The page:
A Boomer Strategy With Sector ETFs

February 02, 2016

This article is part of a regular series of thought leadership pieces from some of the more influential ETF strategists in the money management industry. Today's article features Ben Doty, senior investment director for wealth manager Koss Olinger of Gainesville, Florida.

One of the fastest-growing segments of the population is undoubtedly consumers who are older, led by the baby boomers.

No pooled investment vehicles have emerged—even though they will—to take advantage of this strong demographic trend. Back in 2008, J.P. Morgan had put together an Aging Population Index, but in a matter of only a few years, all trace of it vanished.

While it is difficult to differentiate stocks by population served, it is possible to take advantage of sectors that may, and have, benefited from the trend. The following is a list of sectors that will likely benefit from the retirement of baby boomers in full swing and ETFs offering that exposure:

Health Care

It is no surprise that older Americans use health care at higher rates than younger Americans. Pharmaceutical, medical device, biotech and medical service companies should all benefit from the tail wind of older Americans, especially with the expansion of health care through the Affordable Care Act. The Centers for Medicare & Medicaid Services estimate that health care spending will grow at a compounded annual growth rate of 5.9% through 2023.

Representative ETFs: Vanguard Health Care (VHT | A-95); iShares Global Healthcare (IXJ | A-91); Health Care Select SPDR (XLV | A-93)

Financials

Retirees depend on investment products for their income needs. Wealth management arms of large banks have been one of the primary beneficiaries of retirees seeking extra financial services.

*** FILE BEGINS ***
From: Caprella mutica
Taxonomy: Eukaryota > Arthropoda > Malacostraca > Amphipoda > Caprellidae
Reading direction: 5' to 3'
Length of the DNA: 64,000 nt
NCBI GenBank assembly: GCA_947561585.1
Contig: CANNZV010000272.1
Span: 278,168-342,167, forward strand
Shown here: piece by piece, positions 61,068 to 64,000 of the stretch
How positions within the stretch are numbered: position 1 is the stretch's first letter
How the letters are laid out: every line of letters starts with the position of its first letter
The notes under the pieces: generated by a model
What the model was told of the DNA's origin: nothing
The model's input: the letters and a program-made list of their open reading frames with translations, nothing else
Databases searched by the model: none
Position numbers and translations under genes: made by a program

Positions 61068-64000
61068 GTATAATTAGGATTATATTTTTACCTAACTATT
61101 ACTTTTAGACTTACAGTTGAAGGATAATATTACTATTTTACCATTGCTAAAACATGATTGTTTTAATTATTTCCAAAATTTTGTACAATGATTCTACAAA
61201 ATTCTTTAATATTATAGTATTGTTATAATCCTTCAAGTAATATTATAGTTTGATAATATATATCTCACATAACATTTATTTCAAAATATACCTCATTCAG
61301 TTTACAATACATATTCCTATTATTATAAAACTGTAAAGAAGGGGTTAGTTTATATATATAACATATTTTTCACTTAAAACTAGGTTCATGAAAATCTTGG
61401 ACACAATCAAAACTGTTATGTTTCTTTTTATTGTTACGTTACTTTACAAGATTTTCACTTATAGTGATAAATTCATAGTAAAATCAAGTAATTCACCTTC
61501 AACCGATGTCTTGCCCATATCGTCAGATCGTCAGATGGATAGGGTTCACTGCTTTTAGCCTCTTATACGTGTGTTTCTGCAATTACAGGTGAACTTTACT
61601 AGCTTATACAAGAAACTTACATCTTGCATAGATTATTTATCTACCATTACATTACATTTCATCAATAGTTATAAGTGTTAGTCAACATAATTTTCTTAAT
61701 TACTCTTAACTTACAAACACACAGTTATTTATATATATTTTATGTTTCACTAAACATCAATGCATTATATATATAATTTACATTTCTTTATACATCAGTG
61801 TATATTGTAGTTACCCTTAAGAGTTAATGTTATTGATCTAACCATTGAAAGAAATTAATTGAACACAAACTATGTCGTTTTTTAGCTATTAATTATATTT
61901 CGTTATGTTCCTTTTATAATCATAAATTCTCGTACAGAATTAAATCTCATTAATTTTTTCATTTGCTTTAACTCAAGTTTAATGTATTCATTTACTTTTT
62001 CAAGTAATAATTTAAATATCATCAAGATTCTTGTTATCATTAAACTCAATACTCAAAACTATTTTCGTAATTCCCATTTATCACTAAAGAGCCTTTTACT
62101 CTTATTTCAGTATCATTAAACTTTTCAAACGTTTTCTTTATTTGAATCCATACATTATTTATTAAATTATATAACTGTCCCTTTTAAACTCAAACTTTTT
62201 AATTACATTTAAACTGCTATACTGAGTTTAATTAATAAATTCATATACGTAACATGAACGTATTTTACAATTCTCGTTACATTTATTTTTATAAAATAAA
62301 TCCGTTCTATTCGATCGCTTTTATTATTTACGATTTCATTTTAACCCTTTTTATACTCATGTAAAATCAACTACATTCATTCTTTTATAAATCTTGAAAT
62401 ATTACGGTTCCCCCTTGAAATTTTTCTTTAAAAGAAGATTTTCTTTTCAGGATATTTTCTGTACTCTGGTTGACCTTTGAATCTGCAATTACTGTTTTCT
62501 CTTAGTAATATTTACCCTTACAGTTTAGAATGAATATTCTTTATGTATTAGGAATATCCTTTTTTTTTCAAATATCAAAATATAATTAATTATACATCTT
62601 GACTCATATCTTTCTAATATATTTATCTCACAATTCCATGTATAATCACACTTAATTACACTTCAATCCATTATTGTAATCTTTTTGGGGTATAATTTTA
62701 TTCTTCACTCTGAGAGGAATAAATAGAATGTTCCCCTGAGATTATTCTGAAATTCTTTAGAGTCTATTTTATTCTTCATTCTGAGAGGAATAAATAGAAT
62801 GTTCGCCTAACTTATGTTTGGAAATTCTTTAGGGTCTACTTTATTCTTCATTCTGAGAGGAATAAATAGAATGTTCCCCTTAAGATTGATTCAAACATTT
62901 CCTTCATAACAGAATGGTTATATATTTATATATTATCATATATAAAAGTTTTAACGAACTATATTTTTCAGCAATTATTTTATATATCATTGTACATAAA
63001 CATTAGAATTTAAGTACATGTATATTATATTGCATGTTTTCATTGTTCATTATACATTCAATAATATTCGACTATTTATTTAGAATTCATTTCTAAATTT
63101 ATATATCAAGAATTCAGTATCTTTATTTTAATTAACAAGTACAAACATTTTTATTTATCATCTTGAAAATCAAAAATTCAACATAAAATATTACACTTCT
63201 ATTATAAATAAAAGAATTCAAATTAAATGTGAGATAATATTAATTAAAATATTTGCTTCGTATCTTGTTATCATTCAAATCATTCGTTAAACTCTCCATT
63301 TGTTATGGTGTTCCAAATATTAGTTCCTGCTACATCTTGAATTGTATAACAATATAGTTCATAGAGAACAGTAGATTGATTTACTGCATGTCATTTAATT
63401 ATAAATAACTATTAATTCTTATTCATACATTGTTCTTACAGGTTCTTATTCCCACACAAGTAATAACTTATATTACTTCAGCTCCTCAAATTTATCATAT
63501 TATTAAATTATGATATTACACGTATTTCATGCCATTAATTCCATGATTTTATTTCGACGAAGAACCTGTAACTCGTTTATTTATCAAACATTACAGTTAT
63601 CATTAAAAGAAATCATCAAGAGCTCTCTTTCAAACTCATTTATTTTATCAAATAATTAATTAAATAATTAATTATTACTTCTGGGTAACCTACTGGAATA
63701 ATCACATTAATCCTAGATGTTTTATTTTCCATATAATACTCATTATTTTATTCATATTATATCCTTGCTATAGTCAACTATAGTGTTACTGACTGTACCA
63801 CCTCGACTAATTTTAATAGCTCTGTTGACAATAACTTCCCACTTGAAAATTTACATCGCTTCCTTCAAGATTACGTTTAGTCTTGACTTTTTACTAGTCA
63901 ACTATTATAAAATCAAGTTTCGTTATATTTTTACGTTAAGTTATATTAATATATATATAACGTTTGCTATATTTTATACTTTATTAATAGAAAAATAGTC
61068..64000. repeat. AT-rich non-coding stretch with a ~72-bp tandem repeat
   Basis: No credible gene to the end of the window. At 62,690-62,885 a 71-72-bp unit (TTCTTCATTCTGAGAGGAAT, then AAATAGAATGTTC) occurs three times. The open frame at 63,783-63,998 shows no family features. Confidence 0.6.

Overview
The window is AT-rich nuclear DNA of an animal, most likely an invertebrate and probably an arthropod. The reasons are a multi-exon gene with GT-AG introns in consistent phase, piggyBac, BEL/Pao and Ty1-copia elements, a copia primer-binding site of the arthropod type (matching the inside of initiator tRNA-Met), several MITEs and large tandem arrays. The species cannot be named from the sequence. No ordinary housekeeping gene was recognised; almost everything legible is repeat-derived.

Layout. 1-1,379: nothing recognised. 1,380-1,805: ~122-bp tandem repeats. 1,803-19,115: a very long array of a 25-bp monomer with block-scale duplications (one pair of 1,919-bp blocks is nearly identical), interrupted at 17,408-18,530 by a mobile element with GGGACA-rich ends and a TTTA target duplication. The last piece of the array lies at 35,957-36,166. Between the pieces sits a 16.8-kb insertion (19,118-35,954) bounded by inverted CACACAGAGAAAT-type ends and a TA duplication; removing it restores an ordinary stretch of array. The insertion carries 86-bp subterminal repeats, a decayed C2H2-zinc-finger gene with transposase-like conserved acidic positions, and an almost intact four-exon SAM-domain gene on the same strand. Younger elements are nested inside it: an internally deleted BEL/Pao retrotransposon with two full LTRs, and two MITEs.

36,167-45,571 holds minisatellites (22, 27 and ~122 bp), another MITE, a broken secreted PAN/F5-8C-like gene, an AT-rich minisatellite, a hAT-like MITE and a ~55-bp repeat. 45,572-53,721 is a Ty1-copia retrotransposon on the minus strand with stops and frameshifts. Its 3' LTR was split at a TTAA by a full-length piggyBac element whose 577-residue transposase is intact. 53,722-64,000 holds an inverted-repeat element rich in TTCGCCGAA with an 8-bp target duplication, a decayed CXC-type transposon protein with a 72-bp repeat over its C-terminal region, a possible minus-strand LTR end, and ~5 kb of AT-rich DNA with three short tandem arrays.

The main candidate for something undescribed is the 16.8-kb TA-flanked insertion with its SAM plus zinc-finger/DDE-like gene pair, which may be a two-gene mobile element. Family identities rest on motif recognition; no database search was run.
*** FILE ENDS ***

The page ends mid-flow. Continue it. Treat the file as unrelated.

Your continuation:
Representative ETFs: Vanguard Financials (VFH | A-97); iShares U.S. Financials (IYF | A-96); Financial Select SPDR (XLF | A-92)

Consumer Goods, Particularly Staples

Fixed incomes bring forth consumers who are more judicious about their purchases. In such a situation, consumer staples should continue to be a strong beneficiary of retirees who are forced to make spending choices in their budgets. Some discretionary industries such as leisure and travel should also be beneficiaries of a growing boomer population.

Representative ETFs: Vanguard Consumer Staples (VDC | A-96); iShares U.S. Consumer Goods (IYK | A-86); Consumer Staples Select SPDR (XLP | A-96)

Utility, Other Income-Producing Stocks

In a world where 10-year U.S. Treasury securities offer a yield around 2%, steady dividend payers will be an attractive option for those on fixed incomes. Stocks, such as Duke Energy (DUK), offer dividend yields in excess of 4%.

A boomer sector strategy portfolio with 30% exposure in the health care sector, consumer staples and utilities sectors each, as well as a 10% allocation to financials, beats the S&P 500 Index by 177 basis points each year over 10-plus years (+9.08% versus +7.31%), if it is rebalanced quarterly, through the end of December 2015. It does so with a significantly higher Sharpe ratio (0.71 versus 0.47). Moreover, because of its concentration in defensive holdings, it can act as low-beta exposure.

Below is a representative set of ETFs that can provide this sector exposure. Other ETF providers have similar products. Guggenheim, for example, offers equal-weighted versions of the product with stocks from the S&P 500.

  Vanguard iShares State Street
Health Care Vanguard Health Care (VHT) iShares U.S. Healthcare (IXJ) Health Care Select SPDR (XLV)
Financials Vanguard Financials (VFH) iShares U.S. Financials (IYF) Financial Select SPDR (XLF)
Consumer Staples Vanguard Consumer Staples (VDC) iShares U.S. Consumer Goods (IYK) Consumer Staples Select SPDR (XLP)
Utilities Vanguard Utilities (VPU) iShares U.S. Utilities (IDU) Utilities Select SPDR (XLU)

At the time of this writing, the author's firm held XLV, XLF, XLP and XLU. Koss Olinger offers wealth management and retirement solutions for individuals, as well as investment strategies and turnkey asset management programs for institutions and advisors. The firm's investment strategies bias toward value-oriented, defensive opportunities. You can reach Ben at [email protected].

 

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